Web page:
By Mannix Porterfield
Not since the Roaring ’20s have so many Republicans won seats in the West Virginia House of Delegates, and Minority Leader Tim Armstead is relishing his growing clout.
After Tuesday’s election, the GOP owned 46 of the 100 seats, only five shy of a majority Armstead suggested was a strong possibility last month.
What the Republican advances mean is the leadership won’t be force-feeding its agenda any longer, because the GOP can forge alliances with conservative Democrats to block unwanted legislation, Armstead said Wednesday.
“This is the most Republican delegates we’ve had since 1928 and I think it really sends a message,” the Kanawha County lawmaker said.
Talk about rattling the eyeteeth of liberals.
Not only did the Republicans come within a handful of reaching a majority, but they managed to elect their first-ever delegate from Democrat-controlled Boone County, in Joshua Nelson’s unprecedented victory — an upset of veteran Democrat Larry Barker.
“This is very significant,” Armstead of the shift in the House.
“First of all, on most of these committees now, it’s a one- or two-vote difference between Republicans and Democrats. This will allow us to move forward with a lot of these initiatives we’ve been pushing for several years. If the Democrats block us, they kind of do that at their own peril. What I see is voters having expressed what they want to see happen.”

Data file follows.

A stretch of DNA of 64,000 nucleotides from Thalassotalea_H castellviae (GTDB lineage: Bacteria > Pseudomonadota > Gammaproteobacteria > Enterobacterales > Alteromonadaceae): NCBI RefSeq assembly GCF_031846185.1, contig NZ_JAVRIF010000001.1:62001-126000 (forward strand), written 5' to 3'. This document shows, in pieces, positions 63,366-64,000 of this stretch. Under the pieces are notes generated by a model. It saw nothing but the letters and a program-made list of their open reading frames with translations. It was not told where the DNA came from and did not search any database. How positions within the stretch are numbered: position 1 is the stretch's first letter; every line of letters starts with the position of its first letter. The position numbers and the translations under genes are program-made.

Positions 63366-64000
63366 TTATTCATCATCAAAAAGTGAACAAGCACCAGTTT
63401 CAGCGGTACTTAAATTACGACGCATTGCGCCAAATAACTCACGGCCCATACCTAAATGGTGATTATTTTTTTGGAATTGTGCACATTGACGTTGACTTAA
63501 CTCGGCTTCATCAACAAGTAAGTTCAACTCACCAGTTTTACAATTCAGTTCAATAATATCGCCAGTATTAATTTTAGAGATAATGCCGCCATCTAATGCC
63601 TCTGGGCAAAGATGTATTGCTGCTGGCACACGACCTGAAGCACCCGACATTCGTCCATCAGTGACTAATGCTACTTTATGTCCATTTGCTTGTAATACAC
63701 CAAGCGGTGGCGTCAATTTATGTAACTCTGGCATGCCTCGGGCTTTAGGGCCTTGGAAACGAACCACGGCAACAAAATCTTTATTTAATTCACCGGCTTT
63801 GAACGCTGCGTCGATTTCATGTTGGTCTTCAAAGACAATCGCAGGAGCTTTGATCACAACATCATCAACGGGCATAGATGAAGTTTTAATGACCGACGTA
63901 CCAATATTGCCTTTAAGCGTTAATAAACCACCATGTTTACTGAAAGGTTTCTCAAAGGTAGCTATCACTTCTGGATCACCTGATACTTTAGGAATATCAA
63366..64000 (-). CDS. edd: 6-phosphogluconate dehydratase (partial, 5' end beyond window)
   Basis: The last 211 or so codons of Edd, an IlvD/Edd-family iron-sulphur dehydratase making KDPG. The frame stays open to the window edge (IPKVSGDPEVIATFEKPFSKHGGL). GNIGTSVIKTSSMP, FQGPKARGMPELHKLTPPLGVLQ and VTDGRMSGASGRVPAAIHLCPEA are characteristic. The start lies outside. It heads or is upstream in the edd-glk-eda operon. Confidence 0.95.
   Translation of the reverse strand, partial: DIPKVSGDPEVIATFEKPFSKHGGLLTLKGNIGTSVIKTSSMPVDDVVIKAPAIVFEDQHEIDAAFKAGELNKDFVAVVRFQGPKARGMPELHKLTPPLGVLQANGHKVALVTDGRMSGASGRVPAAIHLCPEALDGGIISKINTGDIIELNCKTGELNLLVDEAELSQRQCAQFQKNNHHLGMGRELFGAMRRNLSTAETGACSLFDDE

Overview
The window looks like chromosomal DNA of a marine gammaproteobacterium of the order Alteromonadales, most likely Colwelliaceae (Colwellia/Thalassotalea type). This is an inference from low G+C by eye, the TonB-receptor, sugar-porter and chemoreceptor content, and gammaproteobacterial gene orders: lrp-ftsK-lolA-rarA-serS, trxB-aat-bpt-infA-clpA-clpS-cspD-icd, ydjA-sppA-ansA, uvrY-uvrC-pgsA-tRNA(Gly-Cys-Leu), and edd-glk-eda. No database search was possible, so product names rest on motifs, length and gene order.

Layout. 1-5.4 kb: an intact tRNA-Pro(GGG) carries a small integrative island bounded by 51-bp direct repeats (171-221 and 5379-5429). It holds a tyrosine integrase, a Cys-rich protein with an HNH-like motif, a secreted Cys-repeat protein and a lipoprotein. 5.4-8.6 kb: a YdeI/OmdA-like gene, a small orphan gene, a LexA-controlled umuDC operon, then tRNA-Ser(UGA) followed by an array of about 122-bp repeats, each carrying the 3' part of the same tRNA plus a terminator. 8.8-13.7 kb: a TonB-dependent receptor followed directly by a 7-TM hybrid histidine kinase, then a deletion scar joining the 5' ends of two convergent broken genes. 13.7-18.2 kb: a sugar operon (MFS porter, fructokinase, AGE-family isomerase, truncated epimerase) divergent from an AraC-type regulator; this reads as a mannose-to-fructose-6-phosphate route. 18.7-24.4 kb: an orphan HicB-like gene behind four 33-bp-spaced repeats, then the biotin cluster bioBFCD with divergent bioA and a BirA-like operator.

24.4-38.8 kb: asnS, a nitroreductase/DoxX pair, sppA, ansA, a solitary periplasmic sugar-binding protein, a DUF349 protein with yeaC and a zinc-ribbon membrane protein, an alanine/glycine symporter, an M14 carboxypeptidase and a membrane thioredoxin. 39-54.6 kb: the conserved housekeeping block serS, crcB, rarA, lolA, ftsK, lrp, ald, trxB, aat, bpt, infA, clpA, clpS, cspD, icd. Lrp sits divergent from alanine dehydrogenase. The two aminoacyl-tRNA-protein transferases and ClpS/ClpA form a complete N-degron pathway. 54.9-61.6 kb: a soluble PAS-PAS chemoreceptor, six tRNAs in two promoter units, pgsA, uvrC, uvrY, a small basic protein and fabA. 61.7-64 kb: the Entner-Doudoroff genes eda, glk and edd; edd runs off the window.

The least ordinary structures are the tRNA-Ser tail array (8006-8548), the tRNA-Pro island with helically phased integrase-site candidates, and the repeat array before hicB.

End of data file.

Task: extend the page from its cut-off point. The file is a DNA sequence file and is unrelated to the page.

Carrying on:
High on the GOP list of things to accomplish are reform in the arena of inventory and equipment tax, saddled with a plan to help counties overcome a revenue setback, changes in the education system, a stronger ethics law and more government transparency, and infrastructure improvement, the minority leader said.
Republicans now may have the power to force a vote to let West Virginians decide on a constitutional amendment defining marriage as an act between a man and a woman, Armstead suggested.
“I think so, but obviously our focus is going to be on jobs creation and economic development and moving our economy forward,” he said.
This could prove to be a difficult task, he said, given the re-election of Barack Obama and the frenzy of his Environmental Protection Agency with its “war on coal.”
“We’re going to have to find a way to survive four more years of that,” he said. “I don’t know how we’ll do it.”
“By and large, I think Tuesday’s vote shows the people of West Virginia are conservative and have conservative values. They want their delegates to show those values and to push for the things that need to be changed. We’ll continue to do that.”
When Armstead was elevated to minority leader, there were only 27 other Republicans in the House.
“We’ve made steady gains every time,” he said.
“I wish it would have been 51, but from a practical standpoint, what we’ll see is a lot more ability to move forward on these issues.”
His first task is to pick a new lieutenant, since minority whip Mitch Carmichael won a seat in the state Senate. But Armstead said he hasn’t had time yet to look over the candidates.
Could he choose from the Raleigh County delegation, now outnumbering the Democrats 4-1?
“You never know,” Armstead said. “Raleigh County went pretty well for us.”